Professor’s Federal Debt Ceiling Battle Collapses

     WASHINGTON (CN) – A Catholic University law professor upset over the U.S. debt ceiling does not have a basis to sue the government, a federal judge ruled.
     Victor Williams sued the U.S. Department of the Treasury and Secretary Jacob Lew last year, asking the court to eradicate debt-ceiling legislation, which has taken the country to the brink of financial disaster in recent years.
     The complaint alleged that Williams faced impending arm, as the owner of “a variety of Treasury-issued bonds, notes, and bills.”
     Such holdings failed Tuesday, however, to sway U.S. District Judge Richard Leon as to Williams’ legal standing.
     “Plaintiff does not allege any current injury, but claims standing on the basis of anticipated future harm only,” Leon wrote. “The allegations of harm rest on an assumption that the government will fail to pay on plaintiff’s ‘modest sum’ of public debt if the debt ceiling is not raised.”
     In his complaint, Williams called the 2013 Default Prevention Act “an unconstitutional exercise of legislative authority.”
     The statute was the product of the 10-month-long stalemate between President Barack Obama and the Republican-controlled House of Representatives.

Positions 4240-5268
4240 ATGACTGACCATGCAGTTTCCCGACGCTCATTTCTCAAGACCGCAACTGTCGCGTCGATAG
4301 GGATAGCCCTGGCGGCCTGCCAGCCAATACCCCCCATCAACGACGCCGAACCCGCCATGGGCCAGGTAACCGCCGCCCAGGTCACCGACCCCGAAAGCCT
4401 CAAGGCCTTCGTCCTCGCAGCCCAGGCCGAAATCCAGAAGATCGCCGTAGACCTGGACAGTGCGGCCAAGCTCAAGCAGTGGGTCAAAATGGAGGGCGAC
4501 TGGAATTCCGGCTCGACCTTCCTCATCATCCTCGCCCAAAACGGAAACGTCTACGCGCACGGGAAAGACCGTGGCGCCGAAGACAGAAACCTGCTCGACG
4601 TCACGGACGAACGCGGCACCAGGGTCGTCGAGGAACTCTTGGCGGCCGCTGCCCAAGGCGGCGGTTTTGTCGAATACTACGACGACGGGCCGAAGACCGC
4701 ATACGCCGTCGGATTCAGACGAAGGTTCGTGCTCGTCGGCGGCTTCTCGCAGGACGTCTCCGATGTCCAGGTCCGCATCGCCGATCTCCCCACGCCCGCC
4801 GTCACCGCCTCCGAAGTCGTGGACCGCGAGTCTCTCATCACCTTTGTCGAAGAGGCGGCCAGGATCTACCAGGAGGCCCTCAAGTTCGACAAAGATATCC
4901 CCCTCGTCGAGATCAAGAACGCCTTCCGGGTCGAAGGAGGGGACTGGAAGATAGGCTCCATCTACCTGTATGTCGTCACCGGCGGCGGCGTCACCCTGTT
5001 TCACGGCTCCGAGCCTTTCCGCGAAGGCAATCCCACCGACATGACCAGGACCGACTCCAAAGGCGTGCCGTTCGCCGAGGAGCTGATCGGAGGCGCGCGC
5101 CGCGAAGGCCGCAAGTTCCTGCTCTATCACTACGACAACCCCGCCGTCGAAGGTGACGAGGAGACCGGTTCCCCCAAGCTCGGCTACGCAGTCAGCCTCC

Williams, a member of the D.C. bar, said the debt ceiling violates a section of the 14th Amendment that prohibits questioning the validity of the country’s public debt.
     “Recent legislation authorizing a fifteen-week suspension of the debt ceiling makes manifest the statute’s unconstitutionality,” the lawsuit alleged. “Indeed, the Section 1002(a) Short Title of the suspension legislation … evidences that the debt ceiling’s normal operations constantly threaten fiscal default. The president was required by the legislation to certify that the suspension was needed to prevent the actual default, and he did so. The statute was thus suspended through Feb. 7, 2014. If and when Congress enacts additional temporal suspensions, or debt limit increases, the state will continue the question the validity of the public debt. Neither another temporary suspension nor a debt ceiling lift removes the continuing threat.”
     The debt ceiling acts as a mechanism to curtail the amount of federal debt issued by the Treasury. If the limit is breached, the Treasury would risk defaulting on the country’s debt, which could prove disastrous to the U.S. economy, and that of the world.
     Judge Leon nevertheless found that Williams raised nothing more “than a general grievance.” Pure speculation of injury doesn’t meet standing requirements, he said.
     “Plaintiff’s standing allegations here are, to say the least, speculative,” the opinion states. “They rest on the hypothetical premise that the United States government will, at some unknown future date, fail to pay on plaintiff’s Treasury securities because of the debt limit statute, despite the fact that the United States government has never defaulted on its debt obligations as a result a failure by Congress to increase the debt limit.”

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